Monday, October 16, 2006
The Washington Post has continued its remarkable series on the faults of the federal farm subsidy program. Although the system was touted as helping farmers in times of distress, it practice it provides windfalls to many farmers and large profits to a handful of competition-protected insurance companies. Among the land use implications is the fact that the program encourages farming in areas that are risky and susceptible to floods, droughts, and other hazards, including many stretches of the intensely farmed Great Plains. The taxpayer is the loser.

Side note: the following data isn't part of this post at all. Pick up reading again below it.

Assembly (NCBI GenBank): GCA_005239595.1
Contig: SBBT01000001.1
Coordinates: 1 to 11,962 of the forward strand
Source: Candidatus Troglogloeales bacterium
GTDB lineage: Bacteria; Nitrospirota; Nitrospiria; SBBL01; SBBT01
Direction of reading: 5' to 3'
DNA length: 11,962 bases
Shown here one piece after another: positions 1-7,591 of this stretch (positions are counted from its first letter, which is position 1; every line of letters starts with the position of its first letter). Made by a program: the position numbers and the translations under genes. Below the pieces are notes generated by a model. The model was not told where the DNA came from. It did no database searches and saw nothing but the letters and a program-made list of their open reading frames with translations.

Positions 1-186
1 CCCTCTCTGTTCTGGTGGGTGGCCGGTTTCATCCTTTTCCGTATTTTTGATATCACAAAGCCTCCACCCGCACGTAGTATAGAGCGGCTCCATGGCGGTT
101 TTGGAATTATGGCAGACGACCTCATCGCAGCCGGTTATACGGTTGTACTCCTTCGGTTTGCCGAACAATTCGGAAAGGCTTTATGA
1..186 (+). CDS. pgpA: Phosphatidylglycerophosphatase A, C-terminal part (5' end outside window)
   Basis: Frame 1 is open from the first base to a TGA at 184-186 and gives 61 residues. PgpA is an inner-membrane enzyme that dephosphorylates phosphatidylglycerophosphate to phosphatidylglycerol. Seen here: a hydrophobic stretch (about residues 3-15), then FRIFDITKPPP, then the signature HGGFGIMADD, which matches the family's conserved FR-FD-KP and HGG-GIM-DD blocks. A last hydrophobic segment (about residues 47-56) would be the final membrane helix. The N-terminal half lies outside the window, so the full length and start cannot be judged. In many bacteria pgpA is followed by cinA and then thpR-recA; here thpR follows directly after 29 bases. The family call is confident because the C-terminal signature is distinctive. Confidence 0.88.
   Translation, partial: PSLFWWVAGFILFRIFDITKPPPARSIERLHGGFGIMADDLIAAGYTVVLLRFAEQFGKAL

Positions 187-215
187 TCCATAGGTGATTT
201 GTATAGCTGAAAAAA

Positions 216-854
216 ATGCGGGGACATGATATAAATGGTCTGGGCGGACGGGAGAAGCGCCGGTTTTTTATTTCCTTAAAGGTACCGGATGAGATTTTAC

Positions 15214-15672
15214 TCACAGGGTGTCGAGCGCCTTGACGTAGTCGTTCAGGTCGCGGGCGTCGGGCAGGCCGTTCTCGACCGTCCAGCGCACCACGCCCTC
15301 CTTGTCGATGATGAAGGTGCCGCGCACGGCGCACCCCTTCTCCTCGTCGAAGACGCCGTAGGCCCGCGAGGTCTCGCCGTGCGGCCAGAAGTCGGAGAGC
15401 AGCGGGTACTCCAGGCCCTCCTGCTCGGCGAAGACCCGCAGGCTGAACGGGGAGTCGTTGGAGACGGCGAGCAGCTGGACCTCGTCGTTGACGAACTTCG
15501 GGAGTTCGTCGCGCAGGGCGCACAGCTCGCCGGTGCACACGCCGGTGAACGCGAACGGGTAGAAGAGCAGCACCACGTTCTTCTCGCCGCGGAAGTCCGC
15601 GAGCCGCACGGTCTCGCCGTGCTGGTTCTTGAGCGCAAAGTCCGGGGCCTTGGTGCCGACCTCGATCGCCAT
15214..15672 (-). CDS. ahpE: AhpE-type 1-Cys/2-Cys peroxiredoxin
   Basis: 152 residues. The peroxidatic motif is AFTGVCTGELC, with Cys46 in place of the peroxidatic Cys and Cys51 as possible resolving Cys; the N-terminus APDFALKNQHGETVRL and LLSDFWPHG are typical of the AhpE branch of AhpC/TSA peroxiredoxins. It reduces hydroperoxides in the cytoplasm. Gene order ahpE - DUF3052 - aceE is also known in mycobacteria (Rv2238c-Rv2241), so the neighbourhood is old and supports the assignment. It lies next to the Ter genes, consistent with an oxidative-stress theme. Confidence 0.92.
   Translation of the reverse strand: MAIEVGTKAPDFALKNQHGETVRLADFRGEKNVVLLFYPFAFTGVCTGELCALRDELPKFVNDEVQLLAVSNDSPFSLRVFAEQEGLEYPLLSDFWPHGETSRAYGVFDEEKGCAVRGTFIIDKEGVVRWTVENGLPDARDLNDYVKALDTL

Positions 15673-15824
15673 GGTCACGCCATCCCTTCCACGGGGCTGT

The distortion is an example of what I’ll call law’s “Rationale Razor”: If a policy CAN be explained by protectionism of a favored group, protectionism likely IS the lawmakers’ motivation for adoption of the policy. The “Rationale Razor” is a variant, of course, of Occam’s razor, which suggests using the simplest explanation to solving any problem. It also relates to the Public Choice theory of politics, which suggests that lawmakers are driven my personal benefit (including political gain), just like other economic actors. While I do not deny that the “public welfare” motivates some policies, the “Rationale Razor” suggest that protectionism should be the presumption.
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